This is KLCC. I’m Connie Bennett with a book review of “The Fish Market” by Lee van der Voo.
Well, sure, I like to eat fish. And I’m concerned about sustainability. But beyond carrying the Seafood Watch list of endangered fish in my purse, I hadn’t really followed the recent changes in fishing policy in the United States. Occasional news updates were more confusing than elucidating, with lots of unfamiliar acronyms and bureaucratic red tape.
Fortunately, Lee van der Voo, a Portland-based independent journalist, has written a fascinating page turner in her book, “The Fish Market: Inside the Big-Money Battle For the Ocean and Your Dinner Plate.“ She tells vivid stories of real people – David and Goliath stories – like Buddy Guindon betting his house on the chance to get shares in a Gulf fishery. Like Aaron Longton persisting against odds – and the big trawlers – to keep the tradition of artisan small-boat line fishing out of the port of Port Orford. She talks about Alaskan crab fishermen like Tom Miller going from earning $12,000 in sixteen days to being forced into retirement.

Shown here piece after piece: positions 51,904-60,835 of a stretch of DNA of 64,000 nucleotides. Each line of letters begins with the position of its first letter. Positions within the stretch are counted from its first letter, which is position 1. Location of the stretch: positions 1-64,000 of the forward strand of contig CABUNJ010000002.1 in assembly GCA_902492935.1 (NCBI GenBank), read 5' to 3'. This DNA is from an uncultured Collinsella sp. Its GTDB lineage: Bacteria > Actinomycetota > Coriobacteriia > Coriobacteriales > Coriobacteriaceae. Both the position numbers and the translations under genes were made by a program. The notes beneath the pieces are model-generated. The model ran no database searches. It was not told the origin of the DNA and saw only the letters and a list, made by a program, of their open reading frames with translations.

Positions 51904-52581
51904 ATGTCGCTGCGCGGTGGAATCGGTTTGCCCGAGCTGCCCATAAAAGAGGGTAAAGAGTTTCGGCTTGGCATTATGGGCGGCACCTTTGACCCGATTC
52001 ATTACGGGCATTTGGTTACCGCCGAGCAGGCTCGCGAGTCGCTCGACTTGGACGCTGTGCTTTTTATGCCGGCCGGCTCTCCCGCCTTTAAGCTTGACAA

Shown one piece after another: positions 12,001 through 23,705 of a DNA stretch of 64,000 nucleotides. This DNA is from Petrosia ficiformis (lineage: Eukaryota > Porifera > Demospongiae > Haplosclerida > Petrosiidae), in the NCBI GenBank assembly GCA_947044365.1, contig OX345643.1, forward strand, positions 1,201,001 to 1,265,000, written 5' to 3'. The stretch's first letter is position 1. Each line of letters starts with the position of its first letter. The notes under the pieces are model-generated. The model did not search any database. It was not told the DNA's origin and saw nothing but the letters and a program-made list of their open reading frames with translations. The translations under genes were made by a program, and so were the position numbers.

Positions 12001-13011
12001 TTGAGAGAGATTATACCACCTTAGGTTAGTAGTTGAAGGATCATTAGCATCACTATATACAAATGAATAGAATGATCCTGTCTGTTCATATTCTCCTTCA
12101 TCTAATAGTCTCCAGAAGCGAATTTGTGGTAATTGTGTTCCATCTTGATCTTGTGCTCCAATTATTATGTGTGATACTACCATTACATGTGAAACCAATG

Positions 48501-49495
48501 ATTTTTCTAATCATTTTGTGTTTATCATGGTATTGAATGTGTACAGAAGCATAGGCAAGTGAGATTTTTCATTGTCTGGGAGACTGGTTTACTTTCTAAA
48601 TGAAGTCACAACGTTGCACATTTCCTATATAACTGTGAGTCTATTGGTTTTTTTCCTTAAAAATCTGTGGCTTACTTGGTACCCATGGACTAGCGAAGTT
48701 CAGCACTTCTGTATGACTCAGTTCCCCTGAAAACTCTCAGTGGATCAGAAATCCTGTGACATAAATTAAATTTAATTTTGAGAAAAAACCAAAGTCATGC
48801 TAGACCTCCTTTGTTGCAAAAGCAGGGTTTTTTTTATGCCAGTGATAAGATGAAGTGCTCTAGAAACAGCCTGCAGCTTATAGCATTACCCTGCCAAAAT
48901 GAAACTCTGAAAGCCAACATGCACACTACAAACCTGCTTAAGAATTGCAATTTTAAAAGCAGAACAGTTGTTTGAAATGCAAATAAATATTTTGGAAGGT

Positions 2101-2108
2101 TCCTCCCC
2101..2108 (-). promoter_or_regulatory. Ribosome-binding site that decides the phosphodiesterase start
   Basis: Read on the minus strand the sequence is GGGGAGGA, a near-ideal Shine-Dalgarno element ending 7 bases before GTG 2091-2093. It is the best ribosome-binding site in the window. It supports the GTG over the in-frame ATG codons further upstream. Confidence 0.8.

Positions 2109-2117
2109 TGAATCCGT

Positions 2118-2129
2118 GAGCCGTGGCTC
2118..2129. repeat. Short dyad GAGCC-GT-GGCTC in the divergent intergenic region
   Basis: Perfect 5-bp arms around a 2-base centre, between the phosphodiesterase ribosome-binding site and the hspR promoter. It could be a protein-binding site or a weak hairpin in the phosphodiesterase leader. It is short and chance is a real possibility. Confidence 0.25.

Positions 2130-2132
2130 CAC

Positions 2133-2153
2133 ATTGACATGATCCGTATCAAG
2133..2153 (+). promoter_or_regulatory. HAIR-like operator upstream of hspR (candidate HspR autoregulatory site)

Moving from fishing boats and docks to the U-shaped board room tables where policy is decided, van der Voo clearly explains the new fish-shares system, where rights to fisheries are awarded not unlike the old land grants. Fish-shares have brought needed reforms and stability to our nation’s seafood markets, but – as implemented – at the cost of privatizing more than half the nation’s fisheries. It all seems rigged in Goliath’s favor.
The pages burst with passion and compassion and an underlying assumption that science-based policy makes intelligent sense. It’s easy to see why it’s the Oregon Book Award winner for General Nonfiction this year.
This is KLCC. I’m Connie Bennett, reviewing “The Fish Market” by Lee Van Der Voo.